Russian rocket attacks contiue….
The selling of the Russian military ‘draft’…..
Here’s what we know:
Russian shelling has killed at least 10 civilians and wounded dozens more over the past 24 hours, a Ukrainian official says.
After losing Kherson, Russia bombards the city from afar.
Putin holds a highly choreographed meeting with mothers of Russian servicemen.
Ukraine says its nuclear power plants are back online.
Ukraine’s allies struggle to agree on a plan to curb Russia’s oil revenue.
Merkel says she lacked the power to influence Putin ahead of his invasion of Ukraine.
As a dark winter descends on Ukraine, Europe tries to help keep the lights on….
Here’s the latest on the war and its ripple effects across the globe.
- Efforts to restore water and power supplies across Ukraine are continuing, but two-thirds of the capital, Kyiv, remained without heat and half of households still had no electricity by early Friday, according to the city’s mayor. Ukrainian President Volodymyr Zelensky said Thursday that 15 regions were struggling to resolve water supply problems, with the situation in the capital among the “most difficult.” Ukraine’s four working nuclear power plants have been reconnected to the national grid after losing off-site power earlier this week, International Atomic Energy Agency Director Rafael Mariano Grossi said in a statement Friday.
- Strong winds, rain and freezing temperatures are hampering repair work on infrastructure hit in the recent strikes, Ukraine’s main power grid operator Ukrenergo said Friday on Facebook. The country’s finance minister told Reuters that the attacks on infrastructure, which Zelensky has described as “energy terror,” are also raising Ukraine’s reconstruction bill. An assessment released in late summer, before the Kremlin intensified air attacks, pegged Ukraine’s recovery and reconstruction costs at $349 billion.
- Zelensky urged European nations Friday to remain united over the issue of imposing a price cap on Russian oil. “It’s not helping Ukraine to stand against Russia; this is helping Europe to stand against Russian aggression,” he told a conference in Lithuania via a live video link, according to Reuters news agency. European Union member states have thus far failed to agree on a price cap level, with proposals in the range of $65 to $70 per barrel seen as too high by some and too low by others.
- The Dutch parent company of Yandex, Russia’s foremost technology firm, often called “Russia’s Google,” said it is exploring divesting most of the company and developing some services — including tech for self-driving cars, cloud computing and education technology — outside Russia. Yandex N.V., the parent company, cited “the current geopolitical environment” in a statement Friday announcing the decision to review options to restructure the group. Yandex operates in 15 countries.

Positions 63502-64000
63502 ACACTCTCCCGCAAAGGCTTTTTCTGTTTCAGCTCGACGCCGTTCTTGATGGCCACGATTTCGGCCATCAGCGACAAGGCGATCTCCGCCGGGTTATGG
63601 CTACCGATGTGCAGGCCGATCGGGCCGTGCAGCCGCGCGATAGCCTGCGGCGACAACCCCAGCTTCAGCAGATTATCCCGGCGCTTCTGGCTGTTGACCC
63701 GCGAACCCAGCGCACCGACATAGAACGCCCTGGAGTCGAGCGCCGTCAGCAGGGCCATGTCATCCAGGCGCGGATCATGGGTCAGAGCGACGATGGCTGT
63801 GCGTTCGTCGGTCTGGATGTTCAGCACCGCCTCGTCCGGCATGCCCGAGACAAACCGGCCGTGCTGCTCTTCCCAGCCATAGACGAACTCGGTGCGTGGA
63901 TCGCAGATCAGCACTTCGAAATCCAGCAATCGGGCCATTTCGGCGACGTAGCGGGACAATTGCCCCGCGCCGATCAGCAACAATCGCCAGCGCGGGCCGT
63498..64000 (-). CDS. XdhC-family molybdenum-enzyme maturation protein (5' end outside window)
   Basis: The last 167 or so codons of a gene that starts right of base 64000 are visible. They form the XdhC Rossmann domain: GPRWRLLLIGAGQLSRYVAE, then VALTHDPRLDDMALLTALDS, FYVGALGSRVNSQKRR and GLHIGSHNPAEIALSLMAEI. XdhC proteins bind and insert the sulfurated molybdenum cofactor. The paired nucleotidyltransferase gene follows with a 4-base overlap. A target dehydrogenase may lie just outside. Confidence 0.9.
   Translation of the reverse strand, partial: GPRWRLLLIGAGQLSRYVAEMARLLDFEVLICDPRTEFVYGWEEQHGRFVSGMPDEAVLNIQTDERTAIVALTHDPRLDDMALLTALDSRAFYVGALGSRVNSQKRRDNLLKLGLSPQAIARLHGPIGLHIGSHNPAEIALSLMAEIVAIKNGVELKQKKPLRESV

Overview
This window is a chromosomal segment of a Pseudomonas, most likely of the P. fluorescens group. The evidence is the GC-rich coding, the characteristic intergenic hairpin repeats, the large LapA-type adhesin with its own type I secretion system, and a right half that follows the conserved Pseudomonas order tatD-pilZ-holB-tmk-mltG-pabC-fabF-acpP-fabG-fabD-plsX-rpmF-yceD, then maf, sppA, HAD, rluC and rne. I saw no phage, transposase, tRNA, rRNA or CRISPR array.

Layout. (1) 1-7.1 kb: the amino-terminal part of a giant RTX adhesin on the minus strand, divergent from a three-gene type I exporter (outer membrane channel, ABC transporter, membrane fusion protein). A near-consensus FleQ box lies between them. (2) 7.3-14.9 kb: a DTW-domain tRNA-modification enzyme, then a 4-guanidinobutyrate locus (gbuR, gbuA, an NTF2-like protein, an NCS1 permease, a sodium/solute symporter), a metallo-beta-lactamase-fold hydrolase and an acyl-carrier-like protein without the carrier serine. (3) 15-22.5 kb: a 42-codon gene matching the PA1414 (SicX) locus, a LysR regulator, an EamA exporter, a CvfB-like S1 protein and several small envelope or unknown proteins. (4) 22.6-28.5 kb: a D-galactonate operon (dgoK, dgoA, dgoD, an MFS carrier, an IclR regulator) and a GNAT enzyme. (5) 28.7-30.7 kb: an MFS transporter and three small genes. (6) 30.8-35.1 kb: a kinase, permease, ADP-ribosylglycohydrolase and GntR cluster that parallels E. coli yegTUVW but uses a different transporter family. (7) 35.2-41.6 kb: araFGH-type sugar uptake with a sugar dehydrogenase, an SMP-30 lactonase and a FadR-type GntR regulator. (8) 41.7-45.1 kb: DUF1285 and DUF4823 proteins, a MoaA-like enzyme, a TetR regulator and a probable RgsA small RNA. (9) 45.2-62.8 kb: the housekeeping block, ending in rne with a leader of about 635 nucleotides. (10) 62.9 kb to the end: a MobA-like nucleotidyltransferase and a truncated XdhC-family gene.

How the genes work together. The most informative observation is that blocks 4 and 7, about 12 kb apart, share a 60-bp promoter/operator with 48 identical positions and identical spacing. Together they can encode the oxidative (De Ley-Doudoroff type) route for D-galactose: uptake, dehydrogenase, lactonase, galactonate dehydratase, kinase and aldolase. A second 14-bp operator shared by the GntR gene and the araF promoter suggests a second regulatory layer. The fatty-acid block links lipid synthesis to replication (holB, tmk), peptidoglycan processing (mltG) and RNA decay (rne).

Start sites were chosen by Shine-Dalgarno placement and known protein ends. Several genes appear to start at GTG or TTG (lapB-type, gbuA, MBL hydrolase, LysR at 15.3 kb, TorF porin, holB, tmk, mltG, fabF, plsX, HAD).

- Russia attacked the suburbs of Zaporizhzhia city overnight, with rockets hitting a hospital and service station, Oleksandr Starukh, head of the regional military administration, said Friday on Telegram. No casualties were reported.
- Ten people were killed in Russian shelling in the southern region of Kherson on Thursday, according to the regional governor. Yaroslav Yanushevych wrote on Telegram early Friday that 54 others were injured in the attacks.
- German Defense Minister Christine Lambrecht said Thursday that Patriot air defense units bound for Poland were for the defense of NATO and could not be sent on to Ukraine, which is not part of the alliance, Reuters reported. Polish Defense Minister Mariusz Blaszczak said on Twitter that he had asked Germany to send Ukraine the missile launchers.
- Russia and Ukraine said they exchanged 50 prisoners of war each. The Ukrainian side of the swap included troops captured in Mariupol, others at the Azovstal steel plant where fighters made a last stand, and some taken prisoner at the Chernobyl nuclear power plant and at Snake Island, where the defiance of defenders became a symbolic moment for Ukraine early in the war, Andriy Yermak, head of the presidential office of Ukraine, said Thursday on Twitter….
The selling of the Russian military ‘draft’…..
At a highly-choreographed event days ahead of Russia’s Mother’s Day, President Vladimir V. Putin met on Friday with mothers of servicemen fighting in Ukraine and said that he shares their pain in an apparent attempt to contain a growing outcry over the Kremlin’s handling of the war.
The televised event at Mr. Putin’s residence outside Moscow came amid intensifying public criticism over the conditions recent Russian conscripts have been forced to bear, including being thrown into combat ill-equipped and ill-prepared. Some of the 17 women who attended said they had lost their sons on the battlefield….
Russia launched its full-scale invasion of Ukraine in February with the apparent hope that the government in Kyiv would quickly collapse. As the initial plan failed, and with Russian forces struggling to hold hundreds of miles of front lines, the Kremlin was forced to declare a mobilization of recruits, which it suspendedearlier this month after a public backlash on a scale unseen since the start of the invasion.
For many apolitical Russians, the war had finally reached their homes, taking away their husbands and sons. In some cases, relatives had to supply the ill-equipped mobilized men with everything from socks to drones. Many couldn’t reach their loved ones for weeks, anxiously waiting for news.
On Sunday, Ms. Tsukanova’s organization held a news conferencein Moscow where many soldiers’ relatives had a chance to tell their stories.
“They have humiliated, deceived and bullied us, so women, we have nothing to be afraid of,” said Ms. Tsukanova, whose son was drafted into the army before the September mobilization and forced to serve at the border with Ukraine with little prior training….